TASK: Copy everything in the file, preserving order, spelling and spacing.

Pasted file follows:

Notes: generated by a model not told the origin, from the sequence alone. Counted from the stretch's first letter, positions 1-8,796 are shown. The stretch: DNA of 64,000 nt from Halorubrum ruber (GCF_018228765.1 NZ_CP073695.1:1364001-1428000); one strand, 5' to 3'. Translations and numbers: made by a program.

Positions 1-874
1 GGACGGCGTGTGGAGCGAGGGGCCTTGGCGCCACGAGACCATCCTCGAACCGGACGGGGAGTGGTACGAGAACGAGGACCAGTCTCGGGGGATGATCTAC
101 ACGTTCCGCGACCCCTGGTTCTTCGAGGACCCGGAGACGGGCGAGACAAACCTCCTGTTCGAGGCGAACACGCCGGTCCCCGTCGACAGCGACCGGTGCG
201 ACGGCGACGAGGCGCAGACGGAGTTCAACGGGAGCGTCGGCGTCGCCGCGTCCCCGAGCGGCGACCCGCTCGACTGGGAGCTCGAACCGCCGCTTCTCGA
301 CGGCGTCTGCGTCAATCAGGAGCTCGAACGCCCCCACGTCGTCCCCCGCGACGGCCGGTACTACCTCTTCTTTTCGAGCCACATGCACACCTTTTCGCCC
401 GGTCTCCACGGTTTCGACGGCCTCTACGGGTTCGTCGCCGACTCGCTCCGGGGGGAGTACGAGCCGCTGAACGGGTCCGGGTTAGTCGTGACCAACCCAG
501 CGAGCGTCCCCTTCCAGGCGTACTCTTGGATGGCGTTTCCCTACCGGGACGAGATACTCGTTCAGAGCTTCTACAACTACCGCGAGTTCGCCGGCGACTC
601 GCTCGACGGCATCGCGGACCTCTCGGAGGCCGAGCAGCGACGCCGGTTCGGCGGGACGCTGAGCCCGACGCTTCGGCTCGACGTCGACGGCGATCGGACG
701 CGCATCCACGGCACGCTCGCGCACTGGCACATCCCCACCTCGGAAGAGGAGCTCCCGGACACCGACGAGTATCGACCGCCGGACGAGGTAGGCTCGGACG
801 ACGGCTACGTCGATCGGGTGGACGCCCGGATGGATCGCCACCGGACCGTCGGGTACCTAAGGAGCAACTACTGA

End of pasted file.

Notes: generated by a model not told the origin, from the sequence alone. Counted from the stretch's first letter, positions 1-8,796 are shown. The stretch: DNA of 64,000 nt from Halorubrum ruber (GCF_018228765.1 NZ_CP073695.1:1364001-1428000); one strand, 5' to 3'. Translations and numbers: made by a program.

Positions 1-874
1 GGACGGCGTGTGGAGCGAGGGGCCTTGGCGCCACGAGACCATCCTCGAACCGGACGGGGAGTGGTACGAGAACGAGGACCAGTCTCGGGGGATGATCTAC
101 ACGTTCCGCGACCCCTGGTTCTTCGAGGACCCGGAGACGGGCGAGACAAACCTCCTGTTCGAGGCGAACACGCCGGTCCCCGTCGACAGCGACCGGTGCG
201 ACGGCGACGAGGCGCAGACGGAGTTCAACGGGAGCGTCGGCGTCGCCGCGTCCCCGAGCGGCGACCCGCTCGACTGGGAGCTCGAACCGCCGCTTCTCGA
301 CGGCGTCTGCGTCAATCAGGAGCTCGAACGCCCCCACGTCGTCCCCCGCGACGGCCGGTACTACCTCTTCTTTTCGAGCCACATGCACACCTTTTCGCCC
401 GGTCTCCACGGTTTCGACGGCCTCTACGGGTTCGTCGCCGACTCGCTCCGGGGGGAGTACGAGCCGCTGAACGGGTCCGGGTTAGTCGTGACCAACCCAG
501 CGAGCGTCCCCTTCCAGGCGTACTCTTGGATGGCGTTTCCCTACCGGGACGAGATACTCGTTCAGAGCTTCTACAACTACCGCGAGTTCGCCGGCGACTC
601 GCTCGACGGCATCGCGGACCTCTCGGAGGCCGAGCAGCGACGCCGGTTCGGCGGGACGCTGAGCCCGACGCTTCGGCTCGACGTCGACGGCGATCGGACG
701 CGCATCCACGGCACGCTCGCGCACTGGCACATCCCCACCTCGGAAGAGGAGCTCCCGGACACCGACGAGTATCGACCGCCGGACGAGGTAGGCTCGGACG
801 ACGGCTACGTCGATCGGGTGGACGCCCGGATGGATCGCCACCGGACCGTCGGGTACCTAAGGAGCAACTACTGA